A divided Fifth Circuit Court of Appeals has affirmed an Eastern District of Texas order stating an insurance company was not obligated to pay costs related to a staffing agency’s wage and hour arbitrations with numerous workers because the agency failed to provide the insurer with timely notice of the first claim. In ADI Worldlink, L.L.C. v. RSUI Indemnity Company, No. 17-41050 (5th Cir., August 2, 2019), a staffing company, Worldlink, procured a one-year directors and officers liability insurance policy from an insurer, RSUI, in 2014. Worldlink subsequently renewed the policy on an annual basis for one-year periods.
In August 2014, a worker submitted a wage and hour claim to Worldlink. Nearly one-year later, the staffing agency received notice that several additional wage and hour claims were filed against it. In September 2015, Worldlink finally notified its insurer about the workers’ claims which were resolved through arbitration. RSUI denied the staffing agency’s claim because Worldlink was first notified about a wage and hour claim in 2014, but failed to promptly notify the insurer. According to RSUI, an interrelatedness provision included in the parties’ insurance policy “deemed all claims related in a specific manner to have been made at the time of the earliest such claim.” Because of this, RSUI asserted that Worldlink was required to submit its initial claim no later than December 31, 2014.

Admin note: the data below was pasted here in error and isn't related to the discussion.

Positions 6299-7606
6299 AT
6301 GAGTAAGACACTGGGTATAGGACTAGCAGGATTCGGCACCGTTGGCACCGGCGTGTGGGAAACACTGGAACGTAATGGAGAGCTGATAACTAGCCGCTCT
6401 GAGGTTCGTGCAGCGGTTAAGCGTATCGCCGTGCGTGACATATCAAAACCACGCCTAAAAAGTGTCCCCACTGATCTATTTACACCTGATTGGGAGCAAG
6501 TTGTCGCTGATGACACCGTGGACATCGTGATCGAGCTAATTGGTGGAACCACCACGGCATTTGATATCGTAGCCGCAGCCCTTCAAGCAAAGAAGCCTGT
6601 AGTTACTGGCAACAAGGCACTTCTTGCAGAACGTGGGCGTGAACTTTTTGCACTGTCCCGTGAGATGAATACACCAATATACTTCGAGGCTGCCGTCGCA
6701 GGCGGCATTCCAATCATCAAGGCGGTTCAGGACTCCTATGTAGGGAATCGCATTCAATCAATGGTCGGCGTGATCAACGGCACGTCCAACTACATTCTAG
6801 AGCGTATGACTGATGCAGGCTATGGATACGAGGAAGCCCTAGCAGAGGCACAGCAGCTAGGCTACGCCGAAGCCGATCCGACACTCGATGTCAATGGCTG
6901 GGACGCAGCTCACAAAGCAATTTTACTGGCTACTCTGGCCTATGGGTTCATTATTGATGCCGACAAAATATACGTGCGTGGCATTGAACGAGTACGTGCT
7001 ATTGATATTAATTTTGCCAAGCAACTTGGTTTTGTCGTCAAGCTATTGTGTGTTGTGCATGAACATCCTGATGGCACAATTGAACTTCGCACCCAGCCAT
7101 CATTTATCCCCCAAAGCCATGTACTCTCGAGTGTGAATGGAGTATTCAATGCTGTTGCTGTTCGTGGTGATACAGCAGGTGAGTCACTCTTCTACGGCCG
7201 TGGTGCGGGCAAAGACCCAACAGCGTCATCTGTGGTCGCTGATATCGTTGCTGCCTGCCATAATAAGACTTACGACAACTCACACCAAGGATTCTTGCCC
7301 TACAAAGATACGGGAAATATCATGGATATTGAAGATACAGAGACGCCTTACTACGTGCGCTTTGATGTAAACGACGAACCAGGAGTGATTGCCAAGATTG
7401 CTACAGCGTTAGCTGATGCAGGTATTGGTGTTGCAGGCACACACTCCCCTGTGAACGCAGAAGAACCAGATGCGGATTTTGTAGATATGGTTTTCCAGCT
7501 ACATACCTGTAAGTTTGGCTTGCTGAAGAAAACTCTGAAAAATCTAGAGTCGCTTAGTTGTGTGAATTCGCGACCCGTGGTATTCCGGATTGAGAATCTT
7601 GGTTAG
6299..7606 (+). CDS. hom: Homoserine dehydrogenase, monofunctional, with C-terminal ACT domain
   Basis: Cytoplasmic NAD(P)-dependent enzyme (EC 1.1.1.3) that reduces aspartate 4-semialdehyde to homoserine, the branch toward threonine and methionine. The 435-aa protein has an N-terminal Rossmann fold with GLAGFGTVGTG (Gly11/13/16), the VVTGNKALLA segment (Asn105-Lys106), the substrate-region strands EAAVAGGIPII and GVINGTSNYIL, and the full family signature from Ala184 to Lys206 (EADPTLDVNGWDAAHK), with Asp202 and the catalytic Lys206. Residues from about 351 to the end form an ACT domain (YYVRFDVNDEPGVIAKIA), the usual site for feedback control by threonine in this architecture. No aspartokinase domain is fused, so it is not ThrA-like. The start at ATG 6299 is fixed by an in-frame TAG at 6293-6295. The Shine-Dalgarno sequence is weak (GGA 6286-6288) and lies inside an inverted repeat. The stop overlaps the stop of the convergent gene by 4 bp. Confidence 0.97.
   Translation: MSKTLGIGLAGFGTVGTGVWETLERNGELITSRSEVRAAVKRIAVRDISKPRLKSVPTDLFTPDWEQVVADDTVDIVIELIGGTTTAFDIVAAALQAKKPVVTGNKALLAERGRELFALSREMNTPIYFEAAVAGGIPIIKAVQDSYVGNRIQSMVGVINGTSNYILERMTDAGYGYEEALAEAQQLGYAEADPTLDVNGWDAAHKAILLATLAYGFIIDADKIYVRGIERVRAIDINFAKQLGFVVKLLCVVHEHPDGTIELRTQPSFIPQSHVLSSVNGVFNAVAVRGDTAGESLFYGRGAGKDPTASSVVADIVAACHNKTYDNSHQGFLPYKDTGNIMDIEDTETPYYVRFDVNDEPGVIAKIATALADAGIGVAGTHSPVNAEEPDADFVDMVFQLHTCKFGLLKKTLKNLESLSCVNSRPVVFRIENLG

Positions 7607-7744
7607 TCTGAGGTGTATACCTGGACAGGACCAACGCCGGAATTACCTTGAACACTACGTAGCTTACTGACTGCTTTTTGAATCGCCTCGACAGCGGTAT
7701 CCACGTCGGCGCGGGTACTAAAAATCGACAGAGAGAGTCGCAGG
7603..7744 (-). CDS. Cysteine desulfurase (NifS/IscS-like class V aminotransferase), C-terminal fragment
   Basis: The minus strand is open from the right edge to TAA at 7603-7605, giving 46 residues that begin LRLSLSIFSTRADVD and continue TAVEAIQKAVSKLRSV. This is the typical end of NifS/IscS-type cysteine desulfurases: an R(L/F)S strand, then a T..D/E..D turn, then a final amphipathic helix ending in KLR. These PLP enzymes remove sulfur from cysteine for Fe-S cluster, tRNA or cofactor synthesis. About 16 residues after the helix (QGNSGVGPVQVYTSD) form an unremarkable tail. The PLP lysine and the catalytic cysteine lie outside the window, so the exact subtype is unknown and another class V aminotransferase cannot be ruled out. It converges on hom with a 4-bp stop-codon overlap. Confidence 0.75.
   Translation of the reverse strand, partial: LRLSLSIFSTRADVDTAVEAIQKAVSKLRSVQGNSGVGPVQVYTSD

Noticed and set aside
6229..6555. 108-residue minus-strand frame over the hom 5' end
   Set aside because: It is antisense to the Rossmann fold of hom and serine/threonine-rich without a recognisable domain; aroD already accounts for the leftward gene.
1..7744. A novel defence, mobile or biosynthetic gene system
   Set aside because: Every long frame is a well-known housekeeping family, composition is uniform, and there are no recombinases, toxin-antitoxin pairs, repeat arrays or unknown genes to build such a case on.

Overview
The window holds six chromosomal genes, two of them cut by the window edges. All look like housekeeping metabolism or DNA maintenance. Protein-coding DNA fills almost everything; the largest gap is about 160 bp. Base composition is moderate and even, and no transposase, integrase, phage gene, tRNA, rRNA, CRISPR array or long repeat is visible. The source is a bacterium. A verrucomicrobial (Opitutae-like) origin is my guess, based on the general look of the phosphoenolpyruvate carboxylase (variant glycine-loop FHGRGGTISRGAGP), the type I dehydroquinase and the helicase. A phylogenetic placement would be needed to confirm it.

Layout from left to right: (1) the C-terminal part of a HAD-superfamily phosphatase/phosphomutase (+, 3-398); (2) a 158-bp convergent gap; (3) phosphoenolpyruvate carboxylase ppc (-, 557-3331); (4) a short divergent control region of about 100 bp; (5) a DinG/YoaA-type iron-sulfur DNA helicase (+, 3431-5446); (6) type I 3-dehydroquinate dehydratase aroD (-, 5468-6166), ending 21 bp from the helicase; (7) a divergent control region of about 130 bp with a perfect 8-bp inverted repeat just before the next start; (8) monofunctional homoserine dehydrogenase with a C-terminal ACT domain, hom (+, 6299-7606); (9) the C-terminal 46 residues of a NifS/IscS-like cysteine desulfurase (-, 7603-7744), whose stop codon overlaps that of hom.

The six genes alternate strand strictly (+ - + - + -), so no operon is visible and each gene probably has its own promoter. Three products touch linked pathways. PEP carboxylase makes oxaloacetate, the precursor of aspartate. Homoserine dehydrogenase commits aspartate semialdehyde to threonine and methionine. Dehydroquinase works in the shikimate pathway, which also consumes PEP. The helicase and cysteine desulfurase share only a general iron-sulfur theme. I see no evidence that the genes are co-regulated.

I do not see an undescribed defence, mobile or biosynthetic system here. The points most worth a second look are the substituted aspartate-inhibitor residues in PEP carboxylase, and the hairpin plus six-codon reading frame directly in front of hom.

After RSUI denied the staffing agency’s claim, Worldlink sought a declaratory judgment against the insurance company in federal court based on diversity of citizenship. The trial court granted RSUI’s motion for summary judgment after concluding “timely notice of the 2014 claim was not given.” In addition, the court “found the 2015 claims related back to the 2014 claim and were governed by the 2014 policy, thus making it proper for RSUI to deny coverage of all the claims.” After that, Worldlink filed an appeal with the nation’s Fifth Circuit Court of Appeals.
After examining the trial court’s order granting summary judgment in favor of the insurer de novo, the Fifth Circuit Court of Appeals ultimately agreed with the lower court and affirmed its order. You may read both the majority and dissenting opinions on the Fifth Circuit’s website.